The new year always comes with a healthy dose of literature about setting goals. Whether it's year-end tax tips, new year’s retirement resolutions, or simply a goal to lose weight this year, this good-intentioned advice often fails to help readers in a meaningful way. Here are five reasons why annual adjustments aren’t enough to build a solid retirement.
The future can't be predicted. We do our best to base our goals for the year on what is achievable, but the bottom line is that we will never know what the future holds. Sometimes we set our savings goals too high for the year and we can't find the motivation to save more because the target seems unreachable. Other times, we are so far ahead that complacency sets in. Either way, we aren't really maximizing our ability to build a financial future.
The more you think about retirement, the more ideas will come to you. Set smaller and shorter goals, meet them, and then set new ones. This way, you are better able to account for your ever-changing situation. As you think more often about your retirement, you will also naturally spend more time reading and learning about it, giving you additional insights into how you can best reach your dream.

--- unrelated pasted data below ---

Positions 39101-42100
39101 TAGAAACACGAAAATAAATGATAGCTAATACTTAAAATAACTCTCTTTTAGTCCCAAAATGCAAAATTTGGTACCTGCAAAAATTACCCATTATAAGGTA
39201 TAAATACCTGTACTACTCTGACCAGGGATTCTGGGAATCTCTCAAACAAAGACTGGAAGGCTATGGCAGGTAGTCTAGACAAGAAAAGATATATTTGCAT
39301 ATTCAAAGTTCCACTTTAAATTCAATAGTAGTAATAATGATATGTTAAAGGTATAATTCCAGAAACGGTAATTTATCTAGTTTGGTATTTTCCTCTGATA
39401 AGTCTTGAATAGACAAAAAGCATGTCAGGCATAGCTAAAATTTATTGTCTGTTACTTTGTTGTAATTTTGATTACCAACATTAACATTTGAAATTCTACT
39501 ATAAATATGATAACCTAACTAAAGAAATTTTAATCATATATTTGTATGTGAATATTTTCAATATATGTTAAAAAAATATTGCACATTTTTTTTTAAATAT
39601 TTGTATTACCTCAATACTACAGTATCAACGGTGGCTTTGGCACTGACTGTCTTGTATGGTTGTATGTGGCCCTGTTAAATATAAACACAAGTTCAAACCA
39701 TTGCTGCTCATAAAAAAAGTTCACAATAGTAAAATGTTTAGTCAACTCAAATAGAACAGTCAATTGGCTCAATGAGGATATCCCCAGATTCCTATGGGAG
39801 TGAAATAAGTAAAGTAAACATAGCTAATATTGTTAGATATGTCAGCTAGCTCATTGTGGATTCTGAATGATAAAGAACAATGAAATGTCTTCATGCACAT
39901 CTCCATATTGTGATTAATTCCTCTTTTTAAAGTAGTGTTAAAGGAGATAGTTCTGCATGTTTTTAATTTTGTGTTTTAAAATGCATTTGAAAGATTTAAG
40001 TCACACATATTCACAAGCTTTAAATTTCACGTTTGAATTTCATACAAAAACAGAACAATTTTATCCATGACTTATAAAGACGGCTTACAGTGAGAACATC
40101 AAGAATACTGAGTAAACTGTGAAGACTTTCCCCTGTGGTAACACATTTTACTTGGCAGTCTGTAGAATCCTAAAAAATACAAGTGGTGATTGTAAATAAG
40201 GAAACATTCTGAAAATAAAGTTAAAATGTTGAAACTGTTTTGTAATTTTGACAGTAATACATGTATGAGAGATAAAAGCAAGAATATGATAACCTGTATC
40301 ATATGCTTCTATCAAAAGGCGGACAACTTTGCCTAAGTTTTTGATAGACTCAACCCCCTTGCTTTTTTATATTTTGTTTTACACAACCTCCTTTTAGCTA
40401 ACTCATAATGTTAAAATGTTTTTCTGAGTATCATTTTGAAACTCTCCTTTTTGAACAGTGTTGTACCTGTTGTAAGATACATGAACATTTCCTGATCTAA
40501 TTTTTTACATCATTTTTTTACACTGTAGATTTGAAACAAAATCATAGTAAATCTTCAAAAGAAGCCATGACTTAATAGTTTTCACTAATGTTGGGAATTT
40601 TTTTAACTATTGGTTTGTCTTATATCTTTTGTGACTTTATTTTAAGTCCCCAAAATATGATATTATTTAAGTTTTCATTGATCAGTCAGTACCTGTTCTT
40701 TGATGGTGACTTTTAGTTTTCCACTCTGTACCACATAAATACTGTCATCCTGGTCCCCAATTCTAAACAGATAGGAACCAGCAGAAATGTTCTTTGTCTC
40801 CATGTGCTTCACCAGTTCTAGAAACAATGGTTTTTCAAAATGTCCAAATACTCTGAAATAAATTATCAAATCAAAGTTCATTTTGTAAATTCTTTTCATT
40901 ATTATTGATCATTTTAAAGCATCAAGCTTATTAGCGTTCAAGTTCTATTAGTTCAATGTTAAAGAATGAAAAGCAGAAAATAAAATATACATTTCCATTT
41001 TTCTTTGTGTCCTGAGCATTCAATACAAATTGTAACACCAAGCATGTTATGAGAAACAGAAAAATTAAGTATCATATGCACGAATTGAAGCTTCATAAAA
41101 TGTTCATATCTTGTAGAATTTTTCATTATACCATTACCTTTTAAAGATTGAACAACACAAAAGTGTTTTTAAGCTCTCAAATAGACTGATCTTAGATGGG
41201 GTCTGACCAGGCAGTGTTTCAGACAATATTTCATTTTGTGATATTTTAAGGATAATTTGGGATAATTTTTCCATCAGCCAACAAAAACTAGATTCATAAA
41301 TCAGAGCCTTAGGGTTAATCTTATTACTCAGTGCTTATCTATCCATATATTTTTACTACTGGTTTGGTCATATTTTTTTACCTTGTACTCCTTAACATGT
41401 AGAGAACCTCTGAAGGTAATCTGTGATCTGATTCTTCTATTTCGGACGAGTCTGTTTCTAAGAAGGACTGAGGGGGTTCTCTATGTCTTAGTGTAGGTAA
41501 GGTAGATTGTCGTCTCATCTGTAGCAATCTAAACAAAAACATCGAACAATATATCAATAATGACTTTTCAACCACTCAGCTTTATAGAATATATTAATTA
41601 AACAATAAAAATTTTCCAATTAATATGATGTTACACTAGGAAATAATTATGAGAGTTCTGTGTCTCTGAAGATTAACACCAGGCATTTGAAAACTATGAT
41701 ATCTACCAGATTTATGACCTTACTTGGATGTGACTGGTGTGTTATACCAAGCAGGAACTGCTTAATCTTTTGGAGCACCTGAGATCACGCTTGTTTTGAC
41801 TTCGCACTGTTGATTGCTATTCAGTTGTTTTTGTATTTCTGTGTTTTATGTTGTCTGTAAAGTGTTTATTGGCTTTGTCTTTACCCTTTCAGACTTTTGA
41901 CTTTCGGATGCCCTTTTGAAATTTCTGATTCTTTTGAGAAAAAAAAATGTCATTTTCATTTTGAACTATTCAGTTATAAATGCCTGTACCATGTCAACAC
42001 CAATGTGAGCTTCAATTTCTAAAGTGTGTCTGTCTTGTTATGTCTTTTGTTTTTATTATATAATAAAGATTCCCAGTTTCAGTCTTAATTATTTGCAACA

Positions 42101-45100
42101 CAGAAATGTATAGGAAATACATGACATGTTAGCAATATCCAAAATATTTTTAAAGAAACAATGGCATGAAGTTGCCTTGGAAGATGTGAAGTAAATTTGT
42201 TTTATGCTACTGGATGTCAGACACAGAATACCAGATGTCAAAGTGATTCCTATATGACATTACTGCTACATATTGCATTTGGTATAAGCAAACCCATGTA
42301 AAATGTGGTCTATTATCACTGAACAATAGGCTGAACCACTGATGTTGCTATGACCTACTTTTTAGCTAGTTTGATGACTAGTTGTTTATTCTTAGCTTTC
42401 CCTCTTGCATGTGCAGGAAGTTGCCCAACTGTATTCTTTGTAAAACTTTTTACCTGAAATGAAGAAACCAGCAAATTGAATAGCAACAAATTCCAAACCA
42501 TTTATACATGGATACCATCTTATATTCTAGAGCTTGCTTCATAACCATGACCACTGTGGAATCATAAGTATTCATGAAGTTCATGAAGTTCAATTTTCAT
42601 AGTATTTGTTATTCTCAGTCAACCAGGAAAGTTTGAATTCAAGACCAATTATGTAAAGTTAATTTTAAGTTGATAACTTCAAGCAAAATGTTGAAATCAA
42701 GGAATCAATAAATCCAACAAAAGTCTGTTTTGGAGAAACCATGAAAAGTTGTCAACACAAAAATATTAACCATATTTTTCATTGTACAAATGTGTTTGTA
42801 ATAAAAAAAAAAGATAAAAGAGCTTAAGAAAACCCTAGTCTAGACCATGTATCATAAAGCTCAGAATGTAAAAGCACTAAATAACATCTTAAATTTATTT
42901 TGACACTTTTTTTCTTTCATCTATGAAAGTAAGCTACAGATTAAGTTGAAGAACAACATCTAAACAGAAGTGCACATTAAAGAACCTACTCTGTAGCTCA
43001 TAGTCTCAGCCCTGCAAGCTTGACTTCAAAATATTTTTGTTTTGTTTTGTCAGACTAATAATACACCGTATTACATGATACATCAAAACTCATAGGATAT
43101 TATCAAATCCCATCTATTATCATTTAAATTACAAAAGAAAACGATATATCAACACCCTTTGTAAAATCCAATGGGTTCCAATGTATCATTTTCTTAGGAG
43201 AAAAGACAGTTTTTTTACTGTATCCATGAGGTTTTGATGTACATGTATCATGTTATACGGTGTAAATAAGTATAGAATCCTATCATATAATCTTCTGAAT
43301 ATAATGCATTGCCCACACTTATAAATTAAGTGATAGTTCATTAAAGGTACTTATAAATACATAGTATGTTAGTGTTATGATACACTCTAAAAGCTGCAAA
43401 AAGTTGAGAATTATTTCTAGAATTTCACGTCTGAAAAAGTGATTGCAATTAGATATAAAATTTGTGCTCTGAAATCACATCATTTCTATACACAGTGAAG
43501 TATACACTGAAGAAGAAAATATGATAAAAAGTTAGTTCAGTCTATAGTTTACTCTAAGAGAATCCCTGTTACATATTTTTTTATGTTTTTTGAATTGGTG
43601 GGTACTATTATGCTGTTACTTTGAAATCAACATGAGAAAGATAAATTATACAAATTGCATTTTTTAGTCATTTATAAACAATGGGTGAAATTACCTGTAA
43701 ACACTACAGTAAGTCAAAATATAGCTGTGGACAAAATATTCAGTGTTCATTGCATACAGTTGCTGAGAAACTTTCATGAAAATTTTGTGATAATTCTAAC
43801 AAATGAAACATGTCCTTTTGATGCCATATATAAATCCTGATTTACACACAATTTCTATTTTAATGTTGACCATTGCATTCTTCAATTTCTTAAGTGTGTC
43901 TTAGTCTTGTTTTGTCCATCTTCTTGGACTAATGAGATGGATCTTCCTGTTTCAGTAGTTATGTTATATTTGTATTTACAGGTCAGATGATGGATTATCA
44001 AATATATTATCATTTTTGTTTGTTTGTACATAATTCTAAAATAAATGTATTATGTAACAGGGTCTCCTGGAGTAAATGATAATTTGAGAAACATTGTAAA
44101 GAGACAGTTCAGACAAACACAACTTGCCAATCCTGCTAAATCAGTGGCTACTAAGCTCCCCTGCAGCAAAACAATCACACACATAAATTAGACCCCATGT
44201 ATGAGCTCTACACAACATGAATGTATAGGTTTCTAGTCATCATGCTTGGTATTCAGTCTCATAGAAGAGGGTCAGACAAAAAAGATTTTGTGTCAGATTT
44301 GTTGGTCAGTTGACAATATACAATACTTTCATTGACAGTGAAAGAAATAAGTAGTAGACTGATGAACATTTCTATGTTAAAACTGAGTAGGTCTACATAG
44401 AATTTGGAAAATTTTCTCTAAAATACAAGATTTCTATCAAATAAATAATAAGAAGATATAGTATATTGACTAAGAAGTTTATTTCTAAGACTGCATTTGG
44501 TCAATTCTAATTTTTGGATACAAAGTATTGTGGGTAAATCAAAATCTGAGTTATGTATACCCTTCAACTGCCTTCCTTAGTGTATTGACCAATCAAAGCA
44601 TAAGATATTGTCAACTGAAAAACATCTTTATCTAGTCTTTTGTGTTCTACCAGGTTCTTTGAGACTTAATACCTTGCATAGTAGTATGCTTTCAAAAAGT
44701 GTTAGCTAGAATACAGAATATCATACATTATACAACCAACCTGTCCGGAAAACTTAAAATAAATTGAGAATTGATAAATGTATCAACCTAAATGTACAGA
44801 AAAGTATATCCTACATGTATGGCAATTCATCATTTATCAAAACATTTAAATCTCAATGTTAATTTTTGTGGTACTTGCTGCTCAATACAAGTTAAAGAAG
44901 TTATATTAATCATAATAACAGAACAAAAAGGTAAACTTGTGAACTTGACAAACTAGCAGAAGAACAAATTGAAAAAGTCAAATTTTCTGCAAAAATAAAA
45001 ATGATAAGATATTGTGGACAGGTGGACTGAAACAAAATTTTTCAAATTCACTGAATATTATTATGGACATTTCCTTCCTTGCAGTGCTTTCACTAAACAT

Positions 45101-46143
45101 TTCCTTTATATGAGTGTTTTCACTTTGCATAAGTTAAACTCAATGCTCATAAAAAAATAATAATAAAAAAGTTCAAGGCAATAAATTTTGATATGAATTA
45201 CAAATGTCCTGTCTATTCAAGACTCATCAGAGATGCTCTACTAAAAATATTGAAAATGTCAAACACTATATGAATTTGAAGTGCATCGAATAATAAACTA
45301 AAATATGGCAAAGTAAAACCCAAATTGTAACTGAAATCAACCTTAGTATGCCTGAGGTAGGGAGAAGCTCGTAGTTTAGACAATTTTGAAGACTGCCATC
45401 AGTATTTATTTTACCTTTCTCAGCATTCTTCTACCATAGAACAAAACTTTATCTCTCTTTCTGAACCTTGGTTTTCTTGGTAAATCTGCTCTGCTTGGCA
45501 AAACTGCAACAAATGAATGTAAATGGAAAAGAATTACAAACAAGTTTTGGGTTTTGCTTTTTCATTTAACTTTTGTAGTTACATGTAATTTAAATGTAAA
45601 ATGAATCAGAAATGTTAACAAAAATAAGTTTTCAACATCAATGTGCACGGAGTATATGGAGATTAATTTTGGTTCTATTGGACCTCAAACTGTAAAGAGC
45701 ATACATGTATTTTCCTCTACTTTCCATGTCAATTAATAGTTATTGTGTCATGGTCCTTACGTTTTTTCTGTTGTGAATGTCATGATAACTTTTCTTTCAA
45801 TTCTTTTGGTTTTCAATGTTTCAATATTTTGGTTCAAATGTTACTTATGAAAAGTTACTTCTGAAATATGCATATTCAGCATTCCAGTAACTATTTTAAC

Events happen all 12 months of the year that can derail your plans. Congress may change tax rates and this can certainly change your ability to meet your financial goals. They can also take away tax breaks that you were counting on. If you only adjust once a year, it’s difficult to efficiently deal with all the changes that can happen during the year.
A year is too long to go without reviewing your situation. Inevitably, you will go off track every once in a while. A review, even a brief one, will help you stay on track to meet your goals, which is ultimately what you want.
It's much easier to take small steps continuously than to make one huge step once a year. Let's say you ultimately want to save $10,000 one year from now. Doesn't that sound like a tough milestone to reach? But what if you break it down into smaller goals? Saving $10,000 means tucking away about $385 per paycheck for those who are paid every two weeks. This instantly sounds a bit more achievable. Break the same amount down to a daily goal and that becomes $27.40, which seems even more reachable. We need to save consistently to meet our long term goal, and saving $27.40 each day feels a bit easier than saving $10,000 for most of us.
David Ning runs MoneyNing, a personal finance site aimed at helping others change their habits for a better financial future. He suggests that everyone to sign up for an online savings account to get more out of our hard earned money.